Monday, October 04, 2004

Excerpts from the 2000 Cheney-Lieberman VP Debate

From the 2000 VP debate between Cheney and Lieberman. Questions regarding overextending the Military, and about Saddam Hussein. The full and complete transcript of both candidates' answers to the indicated questions:

You and Governor Bush charge the Clinton-Gore administration have presided over the deterioration and overextension of America's armed forces. Should U.S. military personnel be deployed as warriors or peacekeepers?

CHENEY: My preference is to deploy them as warriors. There may be occasion when it's appropriate to use them in a peacekeeping role, but I think the role ought to be limited, a time limit on it. The reason we have a military is to be able to fight and win wars. And to maintain with sufficient strength so that would-be adversaries are deterred from ever launching a war in the first place. I think that the administration has, in fact, in this area failed in a major responsibility. We've seen a reduction in our forces far beyond anything that was justified by the end of the Cold War. At the same time we've seen a rapid expansion of our commitments around the world as troops have been sent hither and yon. There was testimony before the Joint Chiefs of Staff before the Armed Services Committee that pointed out a lot of these problems. General Mike Ryan of the Air Force with 40% fewer aircraft, he's now undertaking three times as many deployments on a regular basis as he had to previously. We're overcommitted and underresourced. This has had some other unfortunate effects. I saw a letter the other day from a young captain stationed in Fort Bragg, a graduate of West Point in '95 getting ready to get out of the service because he's only allowed to train with his troops when fuel is available for the vehicles and only allowed to fire their weapons twice a year. He's concerned if he had to ever go into combat there would be lives lost. It's a legitimate concern, the fact the U.S. military is worse off today than it was eight years ago. It's a high priority for myself and Governor Bush to rebuild the U.S. military and to give them good leadership and build up the forces.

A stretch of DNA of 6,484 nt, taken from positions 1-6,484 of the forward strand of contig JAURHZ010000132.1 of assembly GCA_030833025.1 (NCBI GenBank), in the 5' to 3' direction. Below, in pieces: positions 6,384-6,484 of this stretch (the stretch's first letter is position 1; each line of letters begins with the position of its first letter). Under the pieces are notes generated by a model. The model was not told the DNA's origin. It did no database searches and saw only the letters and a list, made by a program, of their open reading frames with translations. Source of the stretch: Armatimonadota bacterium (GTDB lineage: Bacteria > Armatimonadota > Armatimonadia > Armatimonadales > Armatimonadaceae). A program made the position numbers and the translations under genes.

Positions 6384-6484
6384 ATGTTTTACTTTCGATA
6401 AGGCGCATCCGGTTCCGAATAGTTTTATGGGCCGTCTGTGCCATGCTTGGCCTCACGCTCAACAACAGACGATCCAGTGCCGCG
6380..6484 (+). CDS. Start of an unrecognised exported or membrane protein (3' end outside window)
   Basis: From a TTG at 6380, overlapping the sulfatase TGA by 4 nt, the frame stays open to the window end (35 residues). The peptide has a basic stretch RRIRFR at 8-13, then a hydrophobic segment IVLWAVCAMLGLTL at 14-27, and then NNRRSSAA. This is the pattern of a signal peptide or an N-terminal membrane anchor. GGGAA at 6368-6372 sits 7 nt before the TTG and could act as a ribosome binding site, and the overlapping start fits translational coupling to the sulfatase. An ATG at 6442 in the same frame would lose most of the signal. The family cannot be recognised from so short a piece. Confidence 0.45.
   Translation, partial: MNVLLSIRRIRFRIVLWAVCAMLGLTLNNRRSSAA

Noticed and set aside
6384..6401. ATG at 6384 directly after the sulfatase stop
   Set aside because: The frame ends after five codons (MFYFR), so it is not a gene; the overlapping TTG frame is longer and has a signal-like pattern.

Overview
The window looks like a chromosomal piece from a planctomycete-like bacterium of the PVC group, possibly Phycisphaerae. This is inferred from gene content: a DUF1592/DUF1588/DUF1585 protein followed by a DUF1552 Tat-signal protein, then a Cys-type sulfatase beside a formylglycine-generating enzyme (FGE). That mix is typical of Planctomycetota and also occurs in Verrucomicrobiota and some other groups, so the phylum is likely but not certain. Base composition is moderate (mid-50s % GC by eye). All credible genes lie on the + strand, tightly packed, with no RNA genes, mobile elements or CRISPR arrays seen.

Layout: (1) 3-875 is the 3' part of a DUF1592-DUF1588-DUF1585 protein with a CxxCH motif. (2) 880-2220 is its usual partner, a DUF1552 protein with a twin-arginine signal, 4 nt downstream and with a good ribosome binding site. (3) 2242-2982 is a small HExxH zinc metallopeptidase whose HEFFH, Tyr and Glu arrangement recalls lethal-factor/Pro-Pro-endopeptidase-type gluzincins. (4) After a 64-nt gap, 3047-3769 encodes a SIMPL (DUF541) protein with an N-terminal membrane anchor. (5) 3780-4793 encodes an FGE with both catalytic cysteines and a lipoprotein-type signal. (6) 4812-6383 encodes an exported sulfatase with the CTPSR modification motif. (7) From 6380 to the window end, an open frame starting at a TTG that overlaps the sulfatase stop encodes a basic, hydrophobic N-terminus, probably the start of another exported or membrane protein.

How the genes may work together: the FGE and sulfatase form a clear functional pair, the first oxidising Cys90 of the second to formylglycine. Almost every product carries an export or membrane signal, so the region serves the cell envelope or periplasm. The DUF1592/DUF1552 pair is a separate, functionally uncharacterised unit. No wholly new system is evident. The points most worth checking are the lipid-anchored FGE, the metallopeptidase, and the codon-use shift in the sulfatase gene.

MODERATOR: You're shaking your head in disagreement.